Treatment Option: Kidney Transplant
What is a kidney transplant?
A kidney transplant is when a healthy kidney from another person is put into your body. When your kidneys have stopped working, the new kidney can do the work that your own kidneys used to do.
There are two main types of kidney transplants:
- Deceased donor transplant
A deceased donor transplant comes from someone who has just died. To get a deceased donor transplant, you must be put on a waiting list.
- Living donor transplant
A living donor transplant comes from someone who is still living. This is possible because each person only needs one normal kidney to be healthy. A person with two healthy kidneys can donate one kidney to someone whose kidneys have failed. A living donor can be a family member, a friend or even a stranger.
How can I get a transplant?
Talk to your doctor if you think you might want to get a kidney transplant. Your doctor can help you decide if a transplant is right for you. He or she can also refer you to a transplant center, where you will work with a transplant team. Your transplant team may include:
- A surgeon
- A kidney doctor
- A nurse or transplant coordinator
- A dietitian
- A social worker
- A financial coordinator
Your transplant team will help you with the many tests you will need to have before you can get a transplant. These tests help to make sure that you are healthy enough for the operation and that your new kidney is a good match. These might include tests to:
- Check your heart and lungs
- Find the closest donor match (deceased or living)
Your doctor may order other tests, such as a colonoscopy, PAP smear, mammogram, prostate or dental exam, to check for other problems that might need to be treated first.
Once your tests are done, your transplant team will look over your results and decide if you are ready for a transplant. If you are ready to get a transplant, you can be added to the transplant waiting list to wait for a deceased donor transplant. You can also start looking for a living donor.
If the doctors decide that you are not ready for a transplant, it may be because of other health problems. Some health problems may keep you from getting a transplant, and others may just need to be treated first. For example, if you are overweight, you may need to lose weight before you can get a transplant. Your healthcare team can help you with this.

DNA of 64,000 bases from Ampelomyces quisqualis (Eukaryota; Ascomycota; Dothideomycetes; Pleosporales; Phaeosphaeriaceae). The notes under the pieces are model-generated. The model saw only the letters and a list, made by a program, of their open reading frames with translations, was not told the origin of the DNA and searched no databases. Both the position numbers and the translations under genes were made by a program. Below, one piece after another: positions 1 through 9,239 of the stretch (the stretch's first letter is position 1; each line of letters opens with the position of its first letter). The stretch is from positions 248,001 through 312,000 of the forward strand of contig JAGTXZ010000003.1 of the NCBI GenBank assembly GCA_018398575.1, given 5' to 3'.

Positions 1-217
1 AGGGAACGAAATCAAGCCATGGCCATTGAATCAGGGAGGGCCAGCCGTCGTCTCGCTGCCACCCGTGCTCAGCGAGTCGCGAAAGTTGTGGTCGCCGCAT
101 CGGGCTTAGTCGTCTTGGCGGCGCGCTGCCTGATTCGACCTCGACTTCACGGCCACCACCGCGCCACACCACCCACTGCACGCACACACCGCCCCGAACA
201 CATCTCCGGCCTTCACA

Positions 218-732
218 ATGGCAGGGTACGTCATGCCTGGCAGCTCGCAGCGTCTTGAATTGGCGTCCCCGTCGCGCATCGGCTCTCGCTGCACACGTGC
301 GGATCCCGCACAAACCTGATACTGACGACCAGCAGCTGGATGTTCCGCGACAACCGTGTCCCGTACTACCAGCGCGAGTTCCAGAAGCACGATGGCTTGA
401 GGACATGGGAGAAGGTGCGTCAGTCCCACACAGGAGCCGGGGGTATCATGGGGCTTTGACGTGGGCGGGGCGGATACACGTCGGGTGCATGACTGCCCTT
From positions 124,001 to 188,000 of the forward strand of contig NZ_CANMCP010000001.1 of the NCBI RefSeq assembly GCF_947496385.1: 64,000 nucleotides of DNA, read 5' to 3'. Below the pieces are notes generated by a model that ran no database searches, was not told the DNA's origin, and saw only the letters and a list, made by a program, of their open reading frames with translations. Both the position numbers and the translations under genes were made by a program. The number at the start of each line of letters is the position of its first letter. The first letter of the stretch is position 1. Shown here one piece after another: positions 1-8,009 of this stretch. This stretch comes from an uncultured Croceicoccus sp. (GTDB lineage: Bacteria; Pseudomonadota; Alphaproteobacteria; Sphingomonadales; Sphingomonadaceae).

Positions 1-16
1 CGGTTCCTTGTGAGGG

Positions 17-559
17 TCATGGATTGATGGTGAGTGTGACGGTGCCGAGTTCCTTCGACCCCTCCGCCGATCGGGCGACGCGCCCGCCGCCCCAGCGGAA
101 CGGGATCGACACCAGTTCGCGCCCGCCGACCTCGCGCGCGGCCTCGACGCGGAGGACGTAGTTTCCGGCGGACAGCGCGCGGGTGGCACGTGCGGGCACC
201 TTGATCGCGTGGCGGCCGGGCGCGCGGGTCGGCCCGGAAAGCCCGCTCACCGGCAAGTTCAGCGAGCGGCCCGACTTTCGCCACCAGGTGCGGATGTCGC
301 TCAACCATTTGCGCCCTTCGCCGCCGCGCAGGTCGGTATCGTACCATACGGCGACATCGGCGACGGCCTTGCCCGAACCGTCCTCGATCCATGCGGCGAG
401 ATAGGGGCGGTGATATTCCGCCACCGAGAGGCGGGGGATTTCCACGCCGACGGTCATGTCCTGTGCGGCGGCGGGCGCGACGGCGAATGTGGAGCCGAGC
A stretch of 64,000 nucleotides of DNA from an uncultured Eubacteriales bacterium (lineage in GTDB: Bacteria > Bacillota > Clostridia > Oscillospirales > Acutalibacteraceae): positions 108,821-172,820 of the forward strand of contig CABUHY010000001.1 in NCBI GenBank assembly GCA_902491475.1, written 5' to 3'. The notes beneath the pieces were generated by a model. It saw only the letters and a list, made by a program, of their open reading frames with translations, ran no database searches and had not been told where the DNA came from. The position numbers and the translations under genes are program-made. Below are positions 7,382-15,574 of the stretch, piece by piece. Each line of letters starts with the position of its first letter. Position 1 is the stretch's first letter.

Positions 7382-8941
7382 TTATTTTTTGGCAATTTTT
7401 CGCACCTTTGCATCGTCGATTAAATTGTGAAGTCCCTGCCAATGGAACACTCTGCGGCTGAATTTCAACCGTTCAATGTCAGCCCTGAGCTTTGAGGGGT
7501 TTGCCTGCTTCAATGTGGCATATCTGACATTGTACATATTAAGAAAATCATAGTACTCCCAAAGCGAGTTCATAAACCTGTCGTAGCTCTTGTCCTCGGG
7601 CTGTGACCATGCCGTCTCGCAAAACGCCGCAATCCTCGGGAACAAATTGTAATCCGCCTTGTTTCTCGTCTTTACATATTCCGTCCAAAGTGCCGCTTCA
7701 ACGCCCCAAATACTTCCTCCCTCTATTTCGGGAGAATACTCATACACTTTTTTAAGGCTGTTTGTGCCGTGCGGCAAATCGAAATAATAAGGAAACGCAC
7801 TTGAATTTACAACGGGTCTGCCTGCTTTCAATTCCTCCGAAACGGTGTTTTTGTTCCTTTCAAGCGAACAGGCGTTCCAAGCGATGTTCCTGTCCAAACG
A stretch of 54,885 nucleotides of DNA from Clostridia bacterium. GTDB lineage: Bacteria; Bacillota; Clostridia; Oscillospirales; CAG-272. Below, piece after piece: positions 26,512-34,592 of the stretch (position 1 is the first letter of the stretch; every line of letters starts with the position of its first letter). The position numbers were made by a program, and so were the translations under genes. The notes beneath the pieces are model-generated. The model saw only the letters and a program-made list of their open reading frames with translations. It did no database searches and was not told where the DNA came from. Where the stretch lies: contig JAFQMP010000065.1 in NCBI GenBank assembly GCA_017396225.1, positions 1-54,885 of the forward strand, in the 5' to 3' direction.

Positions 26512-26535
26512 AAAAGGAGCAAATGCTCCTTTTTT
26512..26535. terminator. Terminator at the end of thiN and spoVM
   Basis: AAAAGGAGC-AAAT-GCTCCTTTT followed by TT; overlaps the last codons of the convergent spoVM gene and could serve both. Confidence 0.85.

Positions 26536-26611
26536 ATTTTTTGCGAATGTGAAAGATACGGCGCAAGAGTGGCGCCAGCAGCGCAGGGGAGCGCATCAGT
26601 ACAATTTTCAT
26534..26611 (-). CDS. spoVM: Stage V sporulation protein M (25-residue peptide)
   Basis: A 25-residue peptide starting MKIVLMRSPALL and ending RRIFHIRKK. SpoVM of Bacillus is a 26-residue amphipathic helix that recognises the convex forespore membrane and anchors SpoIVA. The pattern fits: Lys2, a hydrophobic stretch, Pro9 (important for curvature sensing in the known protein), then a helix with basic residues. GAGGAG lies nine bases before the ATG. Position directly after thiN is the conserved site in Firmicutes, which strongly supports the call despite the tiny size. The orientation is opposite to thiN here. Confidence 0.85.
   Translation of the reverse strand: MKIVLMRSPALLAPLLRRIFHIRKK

How long do I have to wait to get a transplant?
If you have a living donor, you can get your kidney transplant when you and your donor are both ready. It is usually best to get a living donor transplant either just before or soon after you need to start dialysis. Wait times for a deceased donor transplant vary, depending on:
- Time already on the waiting list
- Blood and tissue type
- Whether certain antibodies are in your blood
While you’re on the waiting list for a deceased donor transplant, you can also look for a living donor. If you are concerned about the wait time or are having trouble finding a living donor, you may want to ask your transplant team about being put on lists in other areas, too. You might also ask your transplant team if expanded criteria donation or paired donation is an option for you.
Expanded Criteria Donation
Expanded criteria donors are deceased donors who are older or have less than normal kidney function. These kidneys may not last as long as other kidneys, but expanded criteria kidneys may be available sooner than other kidneys and may improve and lengthen your life.
We’ll explain paired donation with an example (see chart on the right). Alice wants to give a kidney to Andrew, but they’re not a good match. Bill wants to give a kidney to Betsy, but they’re also not a good match. But, Alice is a good match for Betsy, and Bill is a good match for Andrew. So, Alice donates her kidney to Betsy, and Bill donates his kidney to Andrew. That way, everyone gets a kidney who needs one.
How should I take care of my new kidney?
One risk of a kidney transplant is that your body will reject (fight) the new kidney. This can happen because your body’s immune system knows that the kidney is from someone else. If your body does reject your new kidney, the kidney may stop working.
To help keep your body from fighting your new kidney, you will need to take anti-rejection medicines (also called immunosuppressants). You will need to take these medicines for as long as your new kidney is working.
Be sure to take your anti-rejection medicines the way your doctor tells you. If you have a problem with side effects, talk to your doctor. Do not stop taking the anti-rejection medicines without talking to your doctor.
Even if you take your anti-rejection medicines as your doctor tells you to, there is still a chance that your transplant might not work. If the transplant fails, you will need to go back on dialysis. You may also want to ask about having another transplant.
How will I pay for my transplant?
Kidney transplants and anti-rejection medicines can be very expensive. Many government and private insurance programs will help you pay for the surgery and medicines. Work with your transplant team to figure out a plan to pay the expenses that insurance might not cover. You can also ask your social worker about financial assistance, or contact the American Kidney Fund for more resources.
National Institute of Diabetes and Digestive and Kidney Diseases: www.kidney.niddk.nih.gov
Transplant Living: www.transplantliving.org
Kidney transplant illustration courtesy of the National Institute of Diabetes and Digestive and Kidney Diseases, www.niddk.nih.gov.